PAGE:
Recognition awards encourage excellence in university service, recognize and reward individual achievements and contributions, and recognize and reward team achievements or contributions. When you recognize employees effectively, you reinforce the actions and behaviors you most want to see those employees repeat. Recognizing employee accomplishments and efforts is just one tool available to managers in engaging, developing, and retaining good employees. These guidelines provide details on formal award options and informal ways to provide recognition.
Rather than recognizing overall performance, recognition awards acknowledge one or more specific instances of exemplary performance. They reward employees who demonstrate behaviors and values of the organization (customer service, teamwork, problem-solving, safety, productivity, etc.) and contribute to the goals and objectives of the organization or department. Receipt of a recognition award in this program does not preclude the same employee from receiving honorary recognition or an increase based on performance (when authorized by the Governor and General Assembly) when criteria for such recognition are otherwise met.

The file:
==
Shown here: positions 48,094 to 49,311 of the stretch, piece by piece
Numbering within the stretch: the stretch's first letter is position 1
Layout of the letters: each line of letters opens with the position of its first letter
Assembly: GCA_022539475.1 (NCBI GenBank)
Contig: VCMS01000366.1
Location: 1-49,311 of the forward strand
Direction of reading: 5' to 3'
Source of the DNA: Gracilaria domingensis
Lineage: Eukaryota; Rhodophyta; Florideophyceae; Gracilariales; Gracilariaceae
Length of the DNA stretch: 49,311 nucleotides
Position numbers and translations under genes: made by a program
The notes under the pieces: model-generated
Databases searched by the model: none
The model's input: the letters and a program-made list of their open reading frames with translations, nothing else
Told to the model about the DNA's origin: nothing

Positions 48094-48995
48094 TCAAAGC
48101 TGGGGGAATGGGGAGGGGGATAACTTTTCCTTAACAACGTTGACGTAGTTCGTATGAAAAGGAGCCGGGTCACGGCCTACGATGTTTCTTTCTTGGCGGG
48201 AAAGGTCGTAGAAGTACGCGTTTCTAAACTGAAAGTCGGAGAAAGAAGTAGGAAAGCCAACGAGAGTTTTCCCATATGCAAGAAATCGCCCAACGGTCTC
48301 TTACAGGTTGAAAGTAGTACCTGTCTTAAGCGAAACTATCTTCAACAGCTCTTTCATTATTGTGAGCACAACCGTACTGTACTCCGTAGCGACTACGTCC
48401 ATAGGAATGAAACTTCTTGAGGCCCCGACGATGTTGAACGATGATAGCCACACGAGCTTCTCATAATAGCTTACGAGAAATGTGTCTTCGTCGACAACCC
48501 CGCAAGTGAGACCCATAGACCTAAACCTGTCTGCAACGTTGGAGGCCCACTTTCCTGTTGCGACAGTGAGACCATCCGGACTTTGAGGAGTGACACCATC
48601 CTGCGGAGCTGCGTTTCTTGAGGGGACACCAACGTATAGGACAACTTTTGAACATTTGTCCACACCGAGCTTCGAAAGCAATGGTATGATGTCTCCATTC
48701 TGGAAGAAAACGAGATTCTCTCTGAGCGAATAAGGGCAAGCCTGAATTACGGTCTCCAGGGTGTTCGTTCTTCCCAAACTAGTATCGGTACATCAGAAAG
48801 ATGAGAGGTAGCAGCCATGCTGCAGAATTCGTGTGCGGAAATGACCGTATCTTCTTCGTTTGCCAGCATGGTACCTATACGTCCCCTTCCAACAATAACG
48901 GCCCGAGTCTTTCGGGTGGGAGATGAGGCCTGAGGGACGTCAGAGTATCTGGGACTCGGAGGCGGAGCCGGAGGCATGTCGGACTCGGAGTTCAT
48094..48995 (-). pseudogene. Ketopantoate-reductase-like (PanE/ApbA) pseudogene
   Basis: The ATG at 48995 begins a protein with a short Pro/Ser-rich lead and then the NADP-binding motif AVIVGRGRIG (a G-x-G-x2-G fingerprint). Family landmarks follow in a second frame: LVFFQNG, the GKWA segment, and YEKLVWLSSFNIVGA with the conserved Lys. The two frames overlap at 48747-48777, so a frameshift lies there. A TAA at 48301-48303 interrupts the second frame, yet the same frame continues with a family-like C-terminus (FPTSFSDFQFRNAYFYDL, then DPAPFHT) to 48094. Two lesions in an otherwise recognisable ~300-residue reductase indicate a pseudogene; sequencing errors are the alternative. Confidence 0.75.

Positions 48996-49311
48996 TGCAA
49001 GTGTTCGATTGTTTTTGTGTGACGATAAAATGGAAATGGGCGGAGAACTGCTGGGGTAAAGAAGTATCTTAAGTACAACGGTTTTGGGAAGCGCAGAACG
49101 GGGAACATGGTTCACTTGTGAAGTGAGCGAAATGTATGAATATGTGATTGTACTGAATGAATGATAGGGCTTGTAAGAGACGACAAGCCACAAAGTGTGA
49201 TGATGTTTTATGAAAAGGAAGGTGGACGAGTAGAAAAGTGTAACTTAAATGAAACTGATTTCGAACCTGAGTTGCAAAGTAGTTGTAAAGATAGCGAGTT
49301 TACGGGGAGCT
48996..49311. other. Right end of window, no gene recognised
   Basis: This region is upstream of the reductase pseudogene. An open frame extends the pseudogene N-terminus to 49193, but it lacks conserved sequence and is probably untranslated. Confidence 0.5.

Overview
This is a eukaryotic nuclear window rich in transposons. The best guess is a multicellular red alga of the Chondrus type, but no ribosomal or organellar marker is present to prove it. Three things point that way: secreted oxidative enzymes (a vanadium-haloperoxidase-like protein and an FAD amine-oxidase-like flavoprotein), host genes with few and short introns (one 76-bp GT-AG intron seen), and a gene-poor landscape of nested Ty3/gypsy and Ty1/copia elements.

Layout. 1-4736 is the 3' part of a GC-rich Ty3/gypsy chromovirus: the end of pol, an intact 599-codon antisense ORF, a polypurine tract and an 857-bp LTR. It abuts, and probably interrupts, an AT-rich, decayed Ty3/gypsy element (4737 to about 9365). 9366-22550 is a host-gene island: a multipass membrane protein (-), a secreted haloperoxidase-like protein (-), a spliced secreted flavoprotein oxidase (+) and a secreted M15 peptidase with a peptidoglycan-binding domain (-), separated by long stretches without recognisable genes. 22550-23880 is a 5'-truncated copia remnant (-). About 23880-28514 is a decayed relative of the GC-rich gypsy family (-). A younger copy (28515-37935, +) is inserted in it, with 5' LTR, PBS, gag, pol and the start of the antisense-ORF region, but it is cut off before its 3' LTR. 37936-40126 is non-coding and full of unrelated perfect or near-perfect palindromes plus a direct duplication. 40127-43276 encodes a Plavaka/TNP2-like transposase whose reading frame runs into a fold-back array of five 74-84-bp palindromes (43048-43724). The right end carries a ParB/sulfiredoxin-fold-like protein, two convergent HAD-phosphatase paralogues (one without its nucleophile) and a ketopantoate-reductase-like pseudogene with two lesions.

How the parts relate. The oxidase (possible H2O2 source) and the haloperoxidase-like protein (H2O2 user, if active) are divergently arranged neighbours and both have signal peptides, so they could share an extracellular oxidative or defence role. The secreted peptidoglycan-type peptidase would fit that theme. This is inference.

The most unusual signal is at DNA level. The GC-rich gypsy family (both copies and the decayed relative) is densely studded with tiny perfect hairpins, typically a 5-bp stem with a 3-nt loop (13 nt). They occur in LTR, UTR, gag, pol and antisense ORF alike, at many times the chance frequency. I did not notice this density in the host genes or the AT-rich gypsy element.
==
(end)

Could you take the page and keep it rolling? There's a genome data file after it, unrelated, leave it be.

Recognition awards should not be used in place of paying overtime or compensatory time, and they are not meant to replace other traditional methods of recognition, but rather to increase supervisors' options in rewarding and reinforcing employee excellence. The formal awards also are not intended to recognize the length of an employee’s service or to be used as a “holiday or birthday bonus.” There are cost-free methods for recognizing those kinds of events (see section entitled “Additional No/Low-Cost Recognition Ideas”).
Non-monetary (non-cash) awards are not permitted, regardless of source of funds. Non-monetary awards include any non-refundable gift (e.g., tangible gift items, such as prints, season tickets, gift baskets, etc.) or gift certificate.